All this does is show that, where statistical rigor is actually applied, it takes the discussion to a level of abstraction that is not useful to the average reader. And even for the NFL managers who could potentially parse this information, the list of caveats is long enough to throw any actionable knowledge gleaned from the exercise into question.
To try my hand at Gladwell’s technique: Conventional wisdom suggests that if getting Gladwell’s level of popular traction means sacrificing aspects of both science and journalism, it might be better to have no Malcolm Gladwells at all.
But I don’t think that’s the case. Both scientists and journalists want it all, but it may be that the subjects Gladwell loves to cover have just too many moving parts and externalities to condense into a popular article. Perhaps we’d all be happier if he would just admit that.
Making it personal
Another argument about rigor and accuracy was waged this week; the battleground of this dust-up was the much lauded but still tenuous world of personal genomics.
In one corner was genome-sequencing pioneer Craig Venter and a cohort of coauthors, who published a Nature editorial in October that crunched the numbers of two direct-to-consumer genetic testing companies: 23andMe and Navigenics. They found that while the companies were accurate in reporting what genetic variants customers had, the utility of the genotype-phenotype correlations would be fundamentally unclear to users. To further confuse the issue, the two companies differently weight the predictive value of certain markers, skewing the results in relation to one another.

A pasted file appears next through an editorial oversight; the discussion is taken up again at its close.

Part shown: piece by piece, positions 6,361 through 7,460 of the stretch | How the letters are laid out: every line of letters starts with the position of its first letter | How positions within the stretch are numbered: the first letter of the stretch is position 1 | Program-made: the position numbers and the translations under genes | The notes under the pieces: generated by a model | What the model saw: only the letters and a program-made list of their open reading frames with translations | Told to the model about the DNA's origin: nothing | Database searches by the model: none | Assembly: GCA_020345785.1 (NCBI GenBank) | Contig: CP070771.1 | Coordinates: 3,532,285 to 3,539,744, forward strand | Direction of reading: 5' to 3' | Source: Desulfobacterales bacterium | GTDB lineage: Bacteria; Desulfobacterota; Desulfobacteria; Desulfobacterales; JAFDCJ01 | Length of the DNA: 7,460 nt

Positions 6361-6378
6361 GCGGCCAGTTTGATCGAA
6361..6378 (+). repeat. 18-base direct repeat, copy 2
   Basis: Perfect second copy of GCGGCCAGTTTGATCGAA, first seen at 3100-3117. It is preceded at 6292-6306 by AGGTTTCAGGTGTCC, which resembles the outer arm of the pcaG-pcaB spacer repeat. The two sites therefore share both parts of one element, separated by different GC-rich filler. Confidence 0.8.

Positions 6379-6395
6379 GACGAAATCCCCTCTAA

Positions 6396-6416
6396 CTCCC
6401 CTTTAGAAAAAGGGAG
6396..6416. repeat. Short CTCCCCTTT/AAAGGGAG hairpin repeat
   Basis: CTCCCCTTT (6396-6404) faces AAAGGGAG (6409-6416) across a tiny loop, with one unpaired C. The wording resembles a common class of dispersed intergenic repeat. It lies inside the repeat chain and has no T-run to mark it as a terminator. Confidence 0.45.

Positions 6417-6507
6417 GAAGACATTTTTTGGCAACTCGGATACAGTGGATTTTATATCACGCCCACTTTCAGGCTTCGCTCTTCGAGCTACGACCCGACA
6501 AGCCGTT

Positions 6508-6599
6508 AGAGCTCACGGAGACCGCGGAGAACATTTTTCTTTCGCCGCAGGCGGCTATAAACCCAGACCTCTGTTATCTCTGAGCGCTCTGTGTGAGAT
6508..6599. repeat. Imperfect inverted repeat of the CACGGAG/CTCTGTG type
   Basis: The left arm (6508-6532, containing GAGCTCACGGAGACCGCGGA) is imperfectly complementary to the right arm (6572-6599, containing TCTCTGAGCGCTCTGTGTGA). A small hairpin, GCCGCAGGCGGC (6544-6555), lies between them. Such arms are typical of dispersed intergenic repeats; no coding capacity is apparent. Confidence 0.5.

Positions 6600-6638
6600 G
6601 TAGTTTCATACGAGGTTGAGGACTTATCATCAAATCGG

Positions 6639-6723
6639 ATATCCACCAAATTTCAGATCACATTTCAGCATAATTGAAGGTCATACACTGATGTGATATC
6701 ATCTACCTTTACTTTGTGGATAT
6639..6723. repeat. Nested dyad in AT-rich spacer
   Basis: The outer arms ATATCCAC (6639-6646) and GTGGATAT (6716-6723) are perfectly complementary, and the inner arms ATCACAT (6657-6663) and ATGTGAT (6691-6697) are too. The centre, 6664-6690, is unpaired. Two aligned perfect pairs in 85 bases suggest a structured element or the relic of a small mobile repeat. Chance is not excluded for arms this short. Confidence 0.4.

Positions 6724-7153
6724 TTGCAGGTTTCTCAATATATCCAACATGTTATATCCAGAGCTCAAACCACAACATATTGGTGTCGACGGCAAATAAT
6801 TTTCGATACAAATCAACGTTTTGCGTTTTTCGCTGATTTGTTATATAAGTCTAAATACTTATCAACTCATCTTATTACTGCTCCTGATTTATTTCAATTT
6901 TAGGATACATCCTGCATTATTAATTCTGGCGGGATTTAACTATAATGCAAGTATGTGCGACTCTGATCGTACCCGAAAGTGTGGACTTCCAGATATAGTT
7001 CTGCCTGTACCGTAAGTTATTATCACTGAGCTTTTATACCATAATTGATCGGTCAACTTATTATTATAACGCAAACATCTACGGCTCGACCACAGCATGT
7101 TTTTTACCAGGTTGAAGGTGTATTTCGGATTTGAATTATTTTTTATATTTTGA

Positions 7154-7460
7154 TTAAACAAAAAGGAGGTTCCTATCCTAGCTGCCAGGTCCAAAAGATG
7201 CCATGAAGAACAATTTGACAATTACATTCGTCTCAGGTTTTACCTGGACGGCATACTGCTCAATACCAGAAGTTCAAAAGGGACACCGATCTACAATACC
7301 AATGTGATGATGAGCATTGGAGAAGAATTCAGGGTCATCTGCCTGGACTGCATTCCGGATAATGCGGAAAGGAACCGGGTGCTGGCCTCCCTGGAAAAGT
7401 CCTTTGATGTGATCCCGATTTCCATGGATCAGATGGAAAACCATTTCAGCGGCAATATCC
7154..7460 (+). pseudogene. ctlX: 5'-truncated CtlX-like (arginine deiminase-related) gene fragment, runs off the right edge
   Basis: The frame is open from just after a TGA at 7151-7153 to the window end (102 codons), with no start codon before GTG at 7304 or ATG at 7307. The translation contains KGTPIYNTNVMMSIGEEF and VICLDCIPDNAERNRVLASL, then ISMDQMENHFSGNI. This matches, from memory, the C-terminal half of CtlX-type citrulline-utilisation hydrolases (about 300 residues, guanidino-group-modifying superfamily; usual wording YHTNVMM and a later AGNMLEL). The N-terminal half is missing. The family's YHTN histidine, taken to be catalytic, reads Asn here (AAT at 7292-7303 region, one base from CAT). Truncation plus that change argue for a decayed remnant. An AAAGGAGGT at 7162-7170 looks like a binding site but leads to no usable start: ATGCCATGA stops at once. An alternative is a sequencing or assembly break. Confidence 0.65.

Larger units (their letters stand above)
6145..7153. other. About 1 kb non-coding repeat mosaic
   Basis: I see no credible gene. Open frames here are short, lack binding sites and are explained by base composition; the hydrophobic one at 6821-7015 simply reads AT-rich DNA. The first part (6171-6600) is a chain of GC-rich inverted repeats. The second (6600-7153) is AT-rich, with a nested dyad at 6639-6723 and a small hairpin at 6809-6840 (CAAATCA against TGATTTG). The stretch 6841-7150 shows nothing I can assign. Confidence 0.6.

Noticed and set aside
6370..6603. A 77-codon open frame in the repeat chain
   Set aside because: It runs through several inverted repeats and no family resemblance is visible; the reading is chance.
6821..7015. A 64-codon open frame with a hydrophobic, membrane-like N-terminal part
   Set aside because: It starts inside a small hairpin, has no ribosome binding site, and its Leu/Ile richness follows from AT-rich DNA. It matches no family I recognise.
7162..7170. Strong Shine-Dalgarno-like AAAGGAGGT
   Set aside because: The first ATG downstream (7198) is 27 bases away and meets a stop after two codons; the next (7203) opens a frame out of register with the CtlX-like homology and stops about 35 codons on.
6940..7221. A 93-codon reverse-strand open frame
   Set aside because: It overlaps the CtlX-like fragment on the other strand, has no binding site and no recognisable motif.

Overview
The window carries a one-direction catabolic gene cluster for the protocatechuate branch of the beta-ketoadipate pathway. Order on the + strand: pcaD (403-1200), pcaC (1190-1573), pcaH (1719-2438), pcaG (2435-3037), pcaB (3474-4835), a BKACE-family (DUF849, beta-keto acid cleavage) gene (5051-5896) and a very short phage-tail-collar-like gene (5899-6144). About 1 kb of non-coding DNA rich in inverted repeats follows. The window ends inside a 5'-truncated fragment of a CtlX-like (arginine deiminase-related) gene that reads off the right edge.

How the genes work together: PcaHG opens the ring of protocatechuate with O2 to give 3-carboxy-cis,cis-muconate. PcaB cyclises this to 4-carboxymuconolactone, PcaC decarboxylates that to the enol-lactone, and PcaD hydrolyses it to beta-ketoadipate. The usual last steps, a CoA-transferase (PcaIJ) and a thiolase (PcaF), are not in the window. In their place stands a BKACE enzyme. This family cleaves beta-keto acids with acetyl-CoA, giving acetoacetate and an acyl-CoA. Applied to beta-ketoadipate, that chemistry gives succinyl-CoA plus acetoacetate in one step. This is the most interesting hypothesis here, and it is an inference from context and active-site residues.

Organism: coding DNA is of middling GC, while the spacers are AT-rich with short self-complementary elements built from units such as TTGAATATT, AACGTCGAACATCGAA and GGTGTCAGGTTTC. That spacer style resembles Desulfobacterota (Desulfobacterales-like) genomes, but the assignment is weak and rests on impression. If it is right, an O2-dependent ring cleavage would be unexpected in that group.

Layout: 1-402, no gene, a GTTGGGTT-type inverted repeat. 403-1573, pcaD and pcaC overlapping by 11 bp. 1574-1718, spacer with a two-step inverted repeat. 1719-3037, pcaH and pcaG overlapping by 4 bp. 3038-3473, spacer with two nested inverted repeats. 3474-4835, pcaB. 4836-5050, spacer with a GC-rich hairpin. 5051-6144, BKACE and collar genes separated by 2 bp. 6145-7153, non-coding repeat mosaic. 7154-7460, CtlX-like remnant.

In the other corner are representatives of those companies, firing back on 23andMe’s blog (Nature wouldn’t publish their response due to “space concerns”). Even if the predictive value of their results are small in comparison to other factors, they can be extremely useful in some cases, such as with certain mutations related to breast cancer.
This debate comes at an interesting time for both 23andMe and Navigenics, as the only other competitor in their nascent field—deCODE—has just filed for bankruptcy (the fourth, Knome, has got George Church on board but is only for high-rollers who are willing to spend $99,000 for their entire genome on blinged-out flash drive).
This isn’t necessarily a reason to pop the champagne. deCODE will likely continue to exist as assets are shifted around to American investors, as will deCODEme, the personal genomic service that competes with 23andMe and Navigenics. And deCODE’s DTC genetic testing arm was only a sliver of their core business: finding drug targets from associational studies based on Iceland’s highly homogenous population. If that game plan isn’t profitable in the long term under ideal conditions, it doesn’t exactly augur well for others trying to make a buck in the personal genomics industry.
In the end, this isn’t so different from the Igon Value Problem. The level of rigor necessary to make predictions about genes that are both accurate and useful is quite high, and there are still honest disagreements amongst experts about what to factor into those predictions. This means that most while users will understand enough to create a narrative for themselves—my gene X puts me at higher risk for outcome Y—they might not understand why that narrative makes sense.
Originally published November 20, 2009